Mumbai, majhya priya rande tujhyatun mee phatkya bhananga sarkha jaanar nahi (Mumbai, my beloved whore I will not leave you disgraced), wrote Namdeo Dhasal, 64, in Golpitha.
This work bared the ugly, blood-dripping entrails of society’s underbelly disturbing and unshackling an established upper-caste comfort zone which had held the world of Marathi literature in a stranglehold from the early 13th century.
“To do that single-handedly requires an immensely brilliant sensibility and observation. To brush him off as only a Dalit writer would be grossly wrong and unfair. He set the world of literature and poetry in particular in churn by rubbing noses in the ugly side of the world, warts and all. Why should we imprison a great litterateur like him in categories that suit our narrow sensibilities?”
said writer Kiran Nagarkar, who said Dhasal’s passing away was “a big loss for the Human rights movement”.
The firebrand rebel passed away from complications after a prolonged battle with colo-rectal cancer at the Bombay Hospital around 4am on Wednesday. The Padma Shri awardee had a medical history of the auto-immune disorder myasthenia gravis. In fact, he had several health scares; the worst was in 2007. Actors Amitabh Bachchan and Salman Khan then helped raise funds for Dhasal whose family was on the verge of selling their house to pay his medical bills.
For more than four decades, the L’enfant terrible of Marathi poetry and firebrand writer’s name remained synonymous with struggles of varying kinds. Though the Dalit literature tradition is old, the term “Dalit literature” was introduced only in 1958. Dhasal was greatly inspired by the work of Baburao Bagul, who employed photographic realism to draw attention to the circumstances which those deprived of their rights from birth have to endure.
Dhasal’s poems broke away from stylistic conventions. Whether it was Mumbai’s red-light area, where his father was assistant to a local butcher, or his brief stint as a cabbie, unmindful of how it would scandalise the middle class, he borrowed heavily from his milieu.
Calling Dhasal the quintessential Mumbai poet, author and poet Arundhati Subramaniam said, “Raw, raging, associative, almost carnal in its tactility, his poetry emerges from the underbelly of the city — its menacing, unplumbed netherworld. This is the world of pimps and smugglers, of crooks and petty politicians, of opium dens, brothels and beleaguered urban tenements. In his poetic world, you see a Mumbai without her make-up, her Botox, her power yoga; the Mumbai that seethes, unruly, menacing, yet vitally alive, beneath the glitzy mall and multiplex, the high-rise and flyover. The Mumbai of the non-gentrifiable, the untamable, the non-recyclable.”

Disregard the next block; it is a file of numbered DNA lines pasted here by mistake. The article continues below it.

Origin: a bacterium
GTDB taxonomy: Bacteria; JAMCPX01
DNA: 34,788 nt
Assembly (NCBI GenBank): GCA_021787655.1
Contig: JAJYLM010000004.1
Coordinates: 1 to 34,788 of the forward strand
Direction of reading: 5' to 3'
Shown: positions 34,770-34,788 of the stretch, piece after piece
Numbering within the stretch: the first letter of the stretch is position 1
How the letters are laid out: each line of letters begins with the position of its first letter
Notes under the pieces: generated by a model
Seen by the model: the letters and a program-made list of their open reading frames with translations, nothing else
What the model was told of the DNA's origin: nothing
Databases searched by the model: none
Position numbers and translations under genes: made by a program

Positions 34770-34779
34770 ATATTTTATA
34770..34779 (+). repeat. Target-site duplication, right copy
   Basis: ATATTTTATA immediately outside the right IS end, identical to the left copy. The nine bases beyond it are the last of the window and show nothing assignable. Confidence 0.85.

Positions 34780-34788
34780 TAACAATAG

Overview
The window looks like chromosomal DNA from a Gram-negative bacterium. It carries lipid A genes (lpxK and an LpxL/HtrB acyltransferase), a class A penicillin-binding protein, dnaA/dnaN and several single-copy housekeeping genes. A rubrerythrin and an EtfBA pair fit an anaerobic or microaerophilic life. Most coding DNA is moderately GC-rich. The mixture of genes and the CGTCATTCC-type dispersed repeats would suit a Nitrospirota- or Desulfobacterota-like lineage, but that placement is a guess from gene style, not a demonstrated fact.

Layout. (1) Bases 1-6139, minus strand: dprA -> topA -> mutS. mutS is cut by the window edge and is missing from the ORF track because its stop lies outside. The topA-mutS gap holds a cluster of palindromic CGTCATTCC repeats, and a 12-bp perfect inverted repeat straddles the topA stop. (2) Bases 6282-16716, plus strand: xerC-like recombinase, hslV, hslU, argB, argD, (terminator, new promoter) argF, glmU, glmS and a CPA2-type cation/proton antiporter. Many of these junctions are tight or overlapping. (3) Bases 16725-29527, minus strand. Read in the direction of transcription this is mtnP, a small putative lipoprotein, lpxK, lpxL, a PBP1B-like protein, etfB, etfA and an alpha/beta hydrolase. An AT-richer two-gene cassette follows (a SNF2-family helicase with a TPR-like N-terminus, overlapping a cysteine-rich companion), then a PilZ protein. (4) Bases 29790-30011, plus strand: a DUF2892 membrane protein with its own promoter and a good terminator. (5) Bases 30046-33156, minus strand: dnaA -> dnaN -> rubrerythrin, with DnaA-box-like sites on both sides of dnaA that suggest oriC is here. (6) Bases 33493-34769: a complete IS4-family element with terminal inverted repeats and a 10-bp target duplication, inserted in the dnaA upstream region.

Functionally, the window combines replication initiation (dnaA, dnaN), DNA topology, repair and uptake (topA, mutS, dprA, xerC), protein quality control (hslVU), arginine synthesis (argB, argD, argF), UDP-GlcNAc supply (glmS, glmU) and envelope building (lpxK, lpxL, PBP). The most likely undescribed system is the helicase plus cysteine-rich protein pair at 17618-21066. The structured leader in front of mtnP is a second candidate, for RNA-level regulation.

The establishment’s assessment of Dhasal’s political, as opposed to his artistic achievements, has differed drastically, but for him, they were always inextricably linked. In a television interview to this reporter in 2004, he had said, “If the aim of social struggles was removing unhappiness, then poetry was necessary because it expressed that unhappiness vividly and powerfully,” and added, “After all, poetry is politics.” He would have little patience with those who showed signs of discomfort with his sensibility. “My works speak in the language of those robbed of their human dignity a thousand times daily till they are reduced to a sub-human existence.”
The man who founded the militant Dalit Panther movement in 1972, which started as a reaction to the casteist riots in Worli’s BDD chawls in the late ’60s, would often narrate painfully his experience of being discriminated by the Brahmins, who held sway over Marathi literature. “As a youngster hugely taken in by noted lyricist-poet GD Madgulkar, I excitedly went to Bharatmata theatre with my poetry notebook to ask him his opinion at a programme. After praising my work as good, all he could think of asking me was my caste. I’m glad it cured me of my brief experiment with heavily Sanskritised romantic escapist poetry,” he’d laugh.
A decade later, cracks appeared in the Panther movement as ideological disputes worsened. While Dhasal wanted to engender a mass movement and widen the term Dalit to include all oppressed, a majority of his comrades insisted on maintaining the exclusivity of their identity.
His failing health and alcohol addiction led to serious setbacks, remembers Nashik resident-activist Nitin Gaikwad, a close confidante. “Dada’s (Dhasal’s) writing waned and post-1990s his politics made many in the Dalit movement wary. But the loss of this ideologue came as a body blow to the severely fractured movement, with leaders becoming busy fighting each other,” says Gaikwad, who rushed to Mumbai from Nashik on hearing of Dhasal’s demise. “I was estranged from him for the last few years, but when I heard of his death I had to come.”
According to him, “The way he joined the Rashtriya Swayamsevak Sangh’s call for ‘Hindu brotherhood’ in 2006 and his closeness to the Sena, for whose mouthpiece he wrote regularly, left many guessing,” he observes.
Apart from his political and literary contribution, this Sahitya Akademi award winner’s passion for food was legendary. “He’d take great delight in cooking mutton and offal and discuss secret recipes with as much passion as social causes he was invested in,” smiles Gaikwad, who remembers the ideologue’s idea of starting a restaurant serving his-kind-of-food in tony Andheri West.
No man loved Mumbai more. And no one knew it better.
A cage not so sturdy
A bird within lost in thought, without hope
A pigeon from a flock looking up the cage,
“We shall free you one day.
Blame not your fate.
Has it ever freed any enslaved?
Be prepared, let not
your wings gather rust any more
for they have to soar high in the sky tomorrow.”